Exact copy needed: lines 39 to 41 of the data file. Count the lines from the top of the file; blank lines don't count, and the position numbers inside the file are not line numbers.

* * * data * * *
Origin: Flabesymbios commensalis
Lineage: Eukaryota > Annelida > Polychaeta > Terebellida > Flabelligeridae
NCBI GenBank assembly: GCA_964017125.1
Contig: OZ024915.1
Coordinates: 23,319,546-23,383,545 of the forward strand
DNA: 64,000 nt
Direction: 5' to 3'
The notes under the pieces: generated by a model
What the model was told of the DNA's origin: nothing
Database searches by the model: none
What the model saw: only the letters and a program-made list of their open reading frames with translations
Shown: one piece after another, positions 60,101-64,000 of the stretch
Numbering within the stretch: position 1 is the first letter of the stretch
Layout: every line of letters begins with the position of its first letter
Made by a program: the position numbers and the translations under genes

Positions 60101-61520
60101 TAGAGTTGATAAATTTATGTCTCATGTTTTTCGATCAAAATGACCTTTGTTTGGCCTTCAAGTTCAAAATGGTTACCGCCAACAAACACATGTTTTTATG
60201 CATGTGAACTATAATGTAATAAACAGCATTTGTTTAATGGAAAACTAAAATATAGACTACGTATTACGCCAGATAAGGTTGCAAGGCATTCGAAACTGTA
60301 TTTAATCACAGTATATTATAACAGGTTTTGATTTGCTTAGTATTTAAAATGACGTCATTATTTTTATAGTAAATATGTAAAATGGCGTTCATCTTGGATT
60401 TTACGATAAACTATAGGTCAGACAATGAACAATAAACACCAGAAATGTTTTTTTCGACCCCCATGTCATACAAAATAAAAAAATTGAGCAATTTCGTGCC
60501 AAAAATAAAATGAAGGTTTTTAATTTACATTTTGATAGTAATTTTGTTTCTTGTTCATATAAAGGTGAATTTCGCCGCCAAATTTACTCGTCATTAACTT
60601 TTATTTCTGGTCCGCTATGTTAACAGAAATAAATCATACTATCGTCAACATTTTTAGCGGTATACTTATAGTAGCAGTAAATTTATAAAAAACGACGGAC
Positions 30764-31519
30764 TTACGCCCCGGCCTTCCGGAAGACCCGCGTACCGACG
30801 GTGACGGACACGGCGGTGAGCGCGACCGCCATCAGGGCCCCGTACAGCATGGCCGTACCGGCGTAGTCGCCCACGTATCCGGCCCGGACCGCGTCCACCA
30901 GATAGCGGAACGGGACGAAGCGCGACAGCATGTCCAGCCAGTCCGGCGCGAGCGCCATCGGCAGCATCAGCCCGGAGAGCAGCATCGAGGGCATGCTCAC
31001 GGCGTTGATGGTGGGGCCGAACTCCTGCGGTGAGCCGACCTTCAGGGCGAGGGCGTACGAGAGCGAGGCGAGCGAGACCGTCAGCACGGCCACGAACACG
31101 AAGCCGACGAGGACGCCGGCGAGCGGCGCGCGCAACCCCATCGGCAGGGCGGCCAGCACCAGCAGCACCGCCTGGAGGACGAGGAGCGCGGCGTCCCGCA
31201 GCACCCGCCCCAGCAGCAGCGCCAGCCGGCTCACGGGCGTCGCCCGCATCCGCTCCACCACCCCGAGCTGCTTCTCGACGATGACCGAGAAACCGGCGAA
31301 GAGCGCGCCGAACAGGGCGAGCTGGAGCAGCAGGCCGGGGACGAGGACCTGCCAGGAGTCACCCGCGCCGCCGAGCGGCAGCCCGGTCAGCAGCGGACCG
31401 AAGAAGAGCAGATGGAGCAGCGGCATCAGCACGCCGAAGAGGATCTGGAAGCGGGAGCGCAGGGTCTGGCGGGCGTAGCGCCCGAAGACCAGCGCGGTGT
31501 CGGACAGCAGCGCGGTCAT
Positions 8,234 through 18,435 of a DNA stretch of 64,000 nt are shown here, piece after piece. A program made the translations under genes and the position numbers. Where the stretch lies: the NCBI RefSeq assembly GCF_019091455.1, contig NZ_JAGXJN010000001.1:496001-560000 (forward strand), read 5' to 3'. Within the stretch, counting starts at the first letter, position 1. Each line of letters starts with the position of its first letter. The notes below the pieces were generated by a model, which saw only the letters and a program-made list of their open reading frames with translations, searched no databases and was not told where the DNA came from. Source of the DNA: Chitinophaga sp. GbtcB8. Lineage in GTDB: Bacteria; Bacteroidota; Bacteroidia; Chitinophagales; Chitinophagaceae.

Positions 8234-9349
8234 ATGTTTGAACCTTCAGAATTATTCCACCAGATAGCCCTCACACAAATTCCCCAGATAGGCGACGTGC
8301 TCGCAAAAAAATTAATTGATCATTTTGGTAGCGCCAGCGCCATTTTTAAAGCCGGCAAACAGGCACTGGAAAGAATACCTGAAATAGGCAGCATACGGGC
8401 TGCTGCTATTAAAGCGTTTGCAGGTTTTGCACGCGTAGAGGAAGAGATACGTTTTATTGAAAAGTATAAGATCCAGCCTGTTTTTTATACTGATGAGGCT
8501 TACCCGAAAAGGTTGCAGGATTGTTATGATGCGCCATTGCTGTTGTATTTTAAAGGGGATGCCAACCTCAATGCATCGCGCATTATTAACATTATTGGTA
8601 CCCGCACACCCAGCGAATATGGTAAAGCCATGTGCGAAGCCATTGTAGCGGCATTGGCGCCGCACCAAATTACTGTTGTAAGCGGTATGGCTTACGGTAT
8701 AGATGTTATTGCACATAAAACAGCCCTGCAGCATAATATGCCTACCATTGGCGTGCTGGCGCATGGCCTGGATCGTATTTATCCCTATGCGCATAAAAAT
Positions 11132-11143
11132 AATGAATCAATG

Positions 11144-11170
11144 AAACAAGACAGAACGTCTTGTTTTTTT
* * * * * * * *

8601 CCCGCACACCCAGCGAATATGGTAAAGCCATGTGCGAAGCCATTGTAGCGGCATTGGCGCCGCACCAAATTACTGTTGTAAGCGGTATGGCTTACGGTAT
8701 AGATGTTATTGCACATAAAACAGCCCTGCAGCATAATATGCCTACCATTGGCGTGCTGGCGCATGGCCTGGATCGTATTTATCCCTATGCGCATAAAAAT
Positions 11132-11143